Loading presentation...

Present Remotely

Send the link below via email or IM


Present to your audience

Start remote presentation

  • Invited audience members will follow you as you navigate and present
  • People invited to a presentation do not need a Prezi account
  • This link expires 10 minutes after you close the presentation
  • A maximum of 30 users can follow your presentation
  • Learn more about this feature in our knowledge base article

Do you really want to delete this prezi?

Neither you, nor the coeditors you shared it with will be able to recover it again.


Haiti Earthquake: The Refugee Movement

Refugee movement due to the Haitian Earthquake

Joseph Kim

on 30 July 2010

Comments (0)

Please log in to add your comment.

Report abuse

Transcript of Haiti Earthquake: The Refugee Movement

THE FORCED MIGRATION Originally, many, Haitians were compelled to leave Haiti, due to tropical storm Jeanne, the poor economy and a revolution during the presidential election
in 2004. However, Haiti also has it's many pull factors of culture, music and stunning
geographical landscape.

However, due to the Haiti Earthquake in 2010, many had no choice but to
leave the country as the earthquake itself measured 7.0 on the Richter scale,
and was soon followed by at least 52 aftershocks, all measuring more than 4.5
on the Richter. The earthquakes devastated the capital, Port-au-Prince and nearby cities.

An estimate of 230,000 people died, 300,000 were injured, and 1,000,000
people were made homeless. It was also found that 280,000 buildings
were affected or destroyed. Due to seeing relatives die, homes destroyed, and the earthqukes rolling in one after another, people were nearly intimidated into
moving away from their demolished homes.

The Haiti Earthquake occurred on the Caribbean country of Haiti. Haiti’s neighbouring countries are the Dominican Republic, Cuba, and Jamaica, which were also partially affected in the 7.0 scale earthquake that occurred on the 12th of January. The epicentre of the earthquake was 16 miles west of the capital, Port-au-Prince, and left thousands of people dead, and the Presidential palace and Parliament in ruins. Many hospitals were affected, and due to that, the wounded could not be treated and the dead were left to rot and decay in the streets. CONSEQUENCES On Country of Asylum/Destination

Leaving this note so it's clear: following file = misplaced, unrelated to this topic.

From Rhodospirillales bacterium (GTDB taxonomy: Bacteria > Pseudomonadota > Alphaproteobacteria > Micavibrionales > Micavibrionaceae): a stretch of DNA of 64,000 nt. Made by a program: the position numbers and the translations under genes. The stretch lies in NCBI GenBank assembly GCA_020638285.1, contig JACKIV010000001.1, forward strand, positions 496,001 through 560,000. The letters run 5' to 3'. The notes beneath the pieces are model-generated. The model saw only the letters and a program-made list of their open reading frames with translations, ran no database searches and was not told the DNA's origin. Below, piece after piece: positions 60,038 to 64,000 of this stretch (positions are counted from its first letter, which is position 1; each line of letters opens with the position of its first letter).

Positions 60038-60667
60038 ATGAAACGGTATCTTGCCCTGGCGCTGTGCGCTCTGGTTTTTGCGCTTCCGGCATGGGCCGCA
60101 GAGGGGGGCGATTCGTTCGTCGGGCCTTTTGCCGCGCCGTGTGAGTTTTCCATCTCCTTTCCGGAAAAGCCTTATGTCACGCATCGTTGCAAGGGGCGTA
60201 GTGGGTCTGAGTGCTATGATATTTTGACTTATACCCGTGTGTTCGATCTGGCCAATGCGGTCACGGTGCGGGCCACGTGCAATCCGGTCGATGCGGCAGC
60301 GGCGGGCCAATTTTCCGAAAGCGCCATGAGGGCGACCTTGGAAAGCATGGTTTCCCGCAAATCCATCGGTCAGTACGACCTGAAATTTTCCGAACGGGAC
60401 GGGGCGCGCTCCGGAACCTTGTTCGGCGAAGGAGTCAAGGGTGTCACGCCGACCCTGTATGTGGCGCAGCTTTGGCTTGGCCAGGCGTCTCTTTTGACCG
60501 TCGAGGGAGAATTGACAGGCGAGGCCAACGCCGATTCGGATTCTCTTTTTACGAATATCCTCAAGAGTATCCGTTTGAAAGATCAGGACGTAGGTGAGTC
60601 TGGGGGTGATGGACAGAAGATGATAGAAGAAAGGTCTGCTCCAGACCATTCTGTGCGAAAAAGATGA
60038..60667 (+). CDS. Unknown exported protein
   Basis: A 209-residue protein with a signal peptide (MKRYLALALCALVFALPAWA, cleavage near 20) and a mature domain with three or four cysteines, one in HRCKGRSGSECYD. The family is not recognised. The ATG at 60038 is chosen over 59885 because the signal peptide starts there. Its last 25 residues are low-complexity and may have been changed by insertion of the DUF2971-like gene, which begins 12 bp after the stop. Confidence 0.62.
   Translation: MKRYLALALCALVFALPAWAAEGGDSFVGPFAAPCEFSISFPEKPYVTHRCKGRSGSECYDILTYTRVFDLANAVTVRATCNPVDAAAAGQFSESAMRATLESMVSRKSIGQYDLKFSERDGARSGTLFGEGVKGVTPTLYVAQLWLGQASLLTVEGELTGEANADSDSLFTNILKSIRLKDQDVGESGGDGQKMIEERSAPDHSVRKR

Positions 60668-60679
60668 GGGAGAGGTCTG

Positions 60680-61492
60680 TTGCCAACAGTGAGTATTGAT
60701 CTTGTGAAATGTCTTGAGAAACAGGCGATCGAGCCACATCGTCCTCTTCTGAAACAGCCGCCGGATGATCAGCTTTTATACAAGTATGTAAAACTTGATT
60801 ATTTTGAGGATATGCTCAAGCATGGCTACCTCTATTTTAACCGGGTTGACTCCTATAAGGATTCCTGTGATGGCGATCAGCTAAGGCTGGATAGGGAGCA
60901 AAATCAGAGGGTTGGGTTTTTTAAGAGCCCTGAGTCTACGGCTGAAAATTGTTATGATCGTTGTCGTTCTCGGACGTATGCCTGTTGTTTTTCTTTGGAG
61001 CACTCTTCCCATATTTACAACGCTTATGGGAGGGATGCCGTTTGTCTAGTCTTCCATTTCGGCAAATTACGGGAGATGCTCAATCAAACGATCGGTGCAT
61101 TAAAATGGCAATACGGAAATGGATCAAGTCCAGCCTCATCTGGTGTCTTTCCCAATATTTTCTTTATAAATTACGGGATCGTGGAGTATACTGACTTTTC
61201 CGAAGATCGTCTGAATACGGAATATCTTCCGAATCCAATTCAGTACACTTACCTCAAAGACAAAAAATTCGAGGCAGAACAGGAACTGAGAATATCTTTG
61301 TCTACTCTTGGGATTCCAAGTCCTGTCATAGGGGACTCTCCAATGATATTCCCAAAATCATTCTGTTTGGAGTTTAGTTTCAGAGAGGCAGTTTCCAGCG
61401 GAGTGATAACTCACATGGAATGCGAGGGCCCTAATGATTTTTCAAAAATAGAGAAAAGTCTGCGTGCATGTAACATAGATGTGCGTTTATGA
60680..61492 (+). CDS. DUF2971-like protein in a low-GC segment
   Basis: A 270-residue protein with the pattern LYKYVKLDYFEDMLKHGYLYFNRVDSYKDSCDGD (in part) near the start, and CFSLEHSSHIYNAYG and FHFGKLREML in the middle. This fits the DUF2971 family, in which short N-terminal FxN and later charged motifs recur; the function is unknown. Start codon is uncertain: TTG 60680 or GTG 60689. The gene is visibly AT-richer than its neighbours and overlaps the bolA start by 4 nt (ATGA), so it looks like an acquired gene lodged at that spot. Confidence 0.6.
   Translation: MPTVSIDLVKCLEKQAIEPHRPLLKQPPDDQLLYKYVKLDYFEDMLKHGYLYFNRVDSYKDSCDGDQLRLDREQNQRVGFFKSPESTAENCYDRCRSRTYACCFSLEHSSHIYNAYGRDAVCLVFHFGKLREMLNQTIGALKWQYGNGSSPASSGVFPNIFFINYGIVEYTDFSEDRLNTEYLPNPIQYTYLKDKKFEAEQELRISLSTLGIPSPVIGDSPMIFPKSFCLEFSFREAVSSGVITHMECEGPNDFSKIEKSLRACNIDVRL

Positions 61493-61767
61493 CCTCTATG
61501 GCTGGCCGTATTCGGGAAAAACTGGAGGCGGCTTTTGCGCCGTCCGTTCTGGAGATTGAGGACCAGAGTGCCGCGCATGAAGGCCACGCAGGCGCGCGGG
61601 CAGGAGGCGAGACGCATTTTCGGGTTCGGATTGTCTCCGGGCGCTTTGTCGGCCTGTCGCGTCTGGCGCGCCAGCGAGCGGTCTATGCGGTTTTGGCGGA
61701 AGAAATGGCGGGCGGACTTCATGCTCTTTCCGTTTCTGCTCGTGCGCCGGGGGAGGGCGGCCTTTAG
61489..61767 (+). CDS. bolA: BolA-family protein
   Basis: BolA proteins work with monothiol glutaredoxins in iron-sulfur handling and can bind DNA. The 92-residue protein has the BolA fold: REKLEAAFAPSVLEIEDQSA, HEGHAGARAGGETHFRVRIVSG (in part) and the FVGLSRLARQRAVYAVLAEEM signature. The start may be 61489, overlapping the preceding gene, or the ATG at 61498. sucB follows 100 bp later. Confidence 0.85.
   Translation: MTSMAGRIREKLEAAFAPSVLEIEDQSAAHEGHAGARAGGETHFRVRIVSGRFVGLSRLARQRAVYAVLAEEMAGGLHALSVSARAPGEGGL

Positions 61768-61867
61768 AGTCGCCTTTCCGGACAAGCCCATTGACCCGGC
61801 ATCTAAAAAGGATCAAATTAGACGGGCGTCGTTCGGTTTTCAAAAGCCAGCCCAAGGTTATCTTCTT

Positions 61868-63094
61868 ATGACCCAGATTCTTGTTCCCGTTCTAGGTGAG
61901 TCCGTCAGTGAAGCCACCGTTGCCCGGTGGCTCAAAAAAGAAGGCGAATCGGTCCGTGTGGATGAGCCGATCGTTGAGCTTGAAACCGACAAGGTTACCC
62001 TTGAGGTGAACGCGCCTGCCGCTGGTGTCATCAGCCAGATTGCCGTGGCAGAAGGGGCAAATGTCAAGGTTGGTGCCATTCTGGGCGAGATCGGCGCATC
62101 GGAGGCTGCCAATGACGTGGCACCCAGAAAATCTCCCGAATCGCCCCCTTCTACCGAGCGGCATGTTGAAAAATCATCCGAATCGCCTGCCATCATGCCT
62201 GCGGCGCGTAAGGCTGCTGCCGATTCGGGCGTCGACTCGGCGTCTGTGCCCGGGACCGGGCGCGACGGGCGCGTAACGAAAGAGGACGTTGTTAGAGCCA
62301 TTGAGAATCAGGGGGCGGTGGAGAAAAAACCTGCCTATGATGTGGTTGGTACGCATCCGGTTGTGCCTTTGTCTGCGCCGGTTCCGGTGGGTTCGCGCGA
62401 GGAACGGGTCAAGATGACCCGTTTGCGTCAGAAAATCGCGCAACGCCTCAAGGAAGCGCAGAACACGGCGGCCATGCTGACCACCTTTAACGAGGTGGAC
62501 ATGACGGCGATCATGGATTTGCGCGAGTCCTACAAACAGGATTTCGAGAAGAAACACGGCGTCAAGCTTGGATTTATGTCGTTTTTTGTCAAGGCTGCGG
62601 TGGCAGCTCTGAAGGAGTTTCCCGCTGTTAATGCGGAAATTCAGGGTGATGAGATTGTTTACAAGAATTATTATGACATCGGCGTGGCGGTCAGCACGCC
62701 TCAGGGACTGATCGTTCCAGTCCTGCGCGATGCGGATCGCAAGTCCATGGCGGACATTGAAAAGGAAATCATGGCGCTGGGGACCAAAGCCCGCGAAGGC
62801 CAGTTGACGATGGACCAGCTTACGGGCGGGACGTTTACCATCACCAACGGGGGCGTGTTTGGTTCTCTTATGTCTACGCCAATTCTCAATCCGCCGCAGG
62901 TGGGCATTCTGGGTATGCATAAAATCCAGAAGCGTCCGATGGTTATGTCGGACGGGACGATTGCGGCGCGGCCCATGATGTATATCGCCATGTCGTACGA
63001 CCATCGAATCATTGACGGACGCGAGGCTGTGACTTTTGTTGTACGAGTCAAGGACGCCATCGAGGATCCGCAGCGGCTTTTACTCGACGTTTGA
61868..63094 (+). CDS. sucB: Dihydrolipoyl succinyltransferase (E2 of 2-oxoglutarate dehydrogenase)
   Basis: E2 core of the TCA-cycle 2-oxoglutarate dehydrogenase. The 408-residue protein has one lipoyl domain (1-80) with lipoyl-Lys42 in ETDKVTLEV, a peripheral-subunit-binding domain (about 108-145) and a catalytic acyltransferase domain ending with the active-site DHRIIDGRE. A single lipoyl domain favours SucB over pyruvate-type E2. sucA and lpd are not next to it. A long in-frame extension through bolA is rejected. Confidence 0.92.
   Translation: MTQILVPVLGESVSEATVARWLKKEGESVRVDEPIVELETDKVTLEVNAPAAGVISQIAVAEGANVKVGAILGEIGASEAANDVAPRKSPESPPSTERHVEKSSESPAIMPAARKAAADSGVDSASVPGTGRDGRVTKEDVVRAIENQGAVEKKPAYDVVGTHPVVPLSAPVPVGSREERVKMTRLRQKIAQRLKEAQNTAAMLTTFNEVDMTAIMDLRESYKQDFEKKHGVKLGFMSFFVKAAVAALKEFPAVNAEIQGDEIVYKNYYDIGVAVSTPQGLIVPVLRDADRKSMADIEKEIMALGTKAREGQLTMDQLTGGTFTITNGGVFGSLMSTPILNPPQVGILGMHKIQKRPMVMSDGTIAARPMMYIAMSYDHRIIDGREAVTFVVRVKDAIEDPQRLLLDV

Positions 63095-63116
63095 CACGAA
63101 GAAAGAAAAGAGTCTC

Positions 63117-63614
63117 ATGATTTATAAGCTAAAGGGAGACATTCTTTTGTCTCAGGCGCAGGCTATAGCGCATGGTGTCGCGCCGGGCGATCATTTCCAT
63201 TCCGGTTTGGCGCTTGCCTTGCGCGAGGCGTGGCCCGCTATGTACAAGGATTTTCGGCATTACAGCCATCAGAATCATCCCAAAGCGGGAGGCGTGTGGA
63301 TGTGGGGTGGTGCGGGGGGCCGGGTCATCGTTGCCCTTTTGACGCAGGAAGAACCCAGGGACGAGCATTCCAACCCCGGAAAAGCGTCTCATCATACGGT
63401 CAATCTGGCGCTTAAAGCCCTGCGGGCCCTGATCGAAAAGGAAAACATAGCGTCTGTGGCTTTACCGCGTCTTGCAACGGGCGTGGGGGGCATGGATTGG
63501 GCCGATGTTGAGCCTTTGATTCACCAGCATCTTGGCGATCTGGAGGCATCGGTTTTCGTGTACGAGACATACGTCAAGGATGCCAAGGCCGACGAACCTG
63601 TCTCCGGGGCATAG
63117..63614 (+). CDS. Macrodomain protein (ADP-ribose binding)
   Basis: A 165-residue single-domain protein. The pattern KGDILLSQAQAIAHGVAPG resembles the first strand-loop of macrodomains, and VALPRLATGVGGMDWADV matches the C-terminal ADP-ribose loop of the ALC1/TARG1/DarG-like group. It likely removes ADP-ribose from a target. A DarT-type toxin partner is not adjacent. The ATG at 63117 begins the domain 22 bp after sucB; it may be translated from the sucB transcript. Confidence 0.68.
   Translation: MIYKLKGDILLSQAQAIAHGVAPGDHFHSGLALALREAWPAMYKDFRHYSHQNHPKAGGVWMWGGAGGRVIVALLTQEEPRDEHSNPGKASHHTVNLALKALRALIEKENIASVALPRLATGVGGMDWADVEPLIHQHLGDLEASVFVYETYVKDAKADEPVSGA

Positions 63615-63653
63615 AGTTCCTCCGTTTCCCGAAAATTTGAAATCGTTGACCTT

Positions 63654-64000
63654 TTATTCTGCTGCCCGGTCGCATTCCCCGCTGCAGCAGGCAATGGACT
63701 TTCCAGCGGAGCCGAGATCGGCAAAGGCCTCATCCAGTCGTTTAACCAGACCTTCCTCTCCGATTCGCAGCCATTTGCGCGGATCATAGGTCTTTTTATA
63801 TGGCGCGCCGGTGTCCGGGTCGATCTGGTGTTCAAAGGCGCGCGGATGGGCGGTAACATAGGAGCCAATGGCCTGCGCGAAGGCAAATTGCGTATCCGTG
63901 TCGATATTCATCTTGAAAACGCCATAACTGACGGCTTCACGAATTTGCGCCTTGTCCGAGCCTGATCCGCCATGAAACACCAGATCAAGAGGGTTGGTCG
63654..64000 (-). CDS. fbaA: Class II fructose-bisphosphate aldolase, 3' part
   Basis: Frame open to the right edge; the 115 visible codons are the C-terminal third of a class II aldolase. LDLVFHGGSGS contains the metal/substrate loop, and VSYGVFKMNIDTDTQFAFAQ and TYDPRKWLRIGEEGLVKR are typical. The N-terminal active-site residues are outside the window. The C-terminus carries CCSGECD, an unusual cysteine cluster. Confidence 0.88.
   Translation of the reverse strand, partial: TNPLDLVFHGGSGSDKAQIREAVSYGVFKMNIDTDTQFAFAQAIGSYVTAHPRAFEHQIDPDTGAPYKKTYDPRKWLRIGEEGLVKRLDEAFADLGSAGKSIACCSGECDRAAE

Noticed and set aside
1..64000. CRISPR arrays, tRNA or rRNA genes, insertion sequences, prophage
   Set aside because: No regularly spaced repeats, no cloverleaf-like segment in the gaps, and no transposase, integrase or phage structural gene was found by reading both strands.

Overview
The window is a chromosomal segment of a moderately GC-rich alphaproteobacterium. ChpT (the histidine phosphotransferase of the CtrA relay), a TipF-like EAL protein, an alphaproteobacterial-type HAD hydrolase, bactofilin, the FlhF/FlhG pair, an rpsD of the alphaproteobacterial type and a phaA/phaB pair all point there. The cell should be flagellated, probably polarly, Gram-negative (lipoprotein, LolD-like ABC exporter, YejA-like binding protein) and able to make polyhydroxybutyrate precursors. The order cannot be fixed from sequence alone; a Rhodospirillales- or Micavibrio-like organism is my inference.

Due to the earthquake, over 1,000,000 people were left homeless, with nowhere to live. Many were forced to seek asylum in other countries or precarious camps, like the U.S and neighbouring countries. However, the president of Senegal – Abdoulaye Wade has offered free land to Haitians who suffered from the earthquake. Depending on how many people answer his offer; this could be an entire region. There are also transport shortages, since there are so many fleeing from the food shortages, destruction and job losses.
The consequences on the country that the Haitians go may be overpopulation or diseases spreading as there are more people and less space. The people may be affected because there may be overcrowded public transport and shopping places. There was also panic in Haiti, which caused many people to drown while crossing the ocean to other countries and people were put in refugee detention camps, as they might’ve been living there illegally.
On The Refugees
There were many problems for refugees from Haiti, as job loss, language barriers and the fact that most of the refugees were injured and had no money. Since Haiti is one of the poorest places in the world, many people were taken other countries, yet, when they were received into refugee camps, they faced even more problems. They were several armed criminals in the camps, which forced the camp organizers to build barbed wire around the camp. Illness also spread quickly, and some refugee camps were evicted from private properties and the refugees “told to go home”. Where, that was, nobody knew.
During the Haiti Earthquake disaster, many were taking part in the relief for the many thousands who were homeless, jobless, and poorer than ever. Oxfam, The American Red Cross, and many civilians around the world helped in some way; either by donating money or doing the practical work. Even those who set up refugee camps in America were helping out A LOT, as it was a tough job making meals and setting up and organizing the whole camp.
Full transcript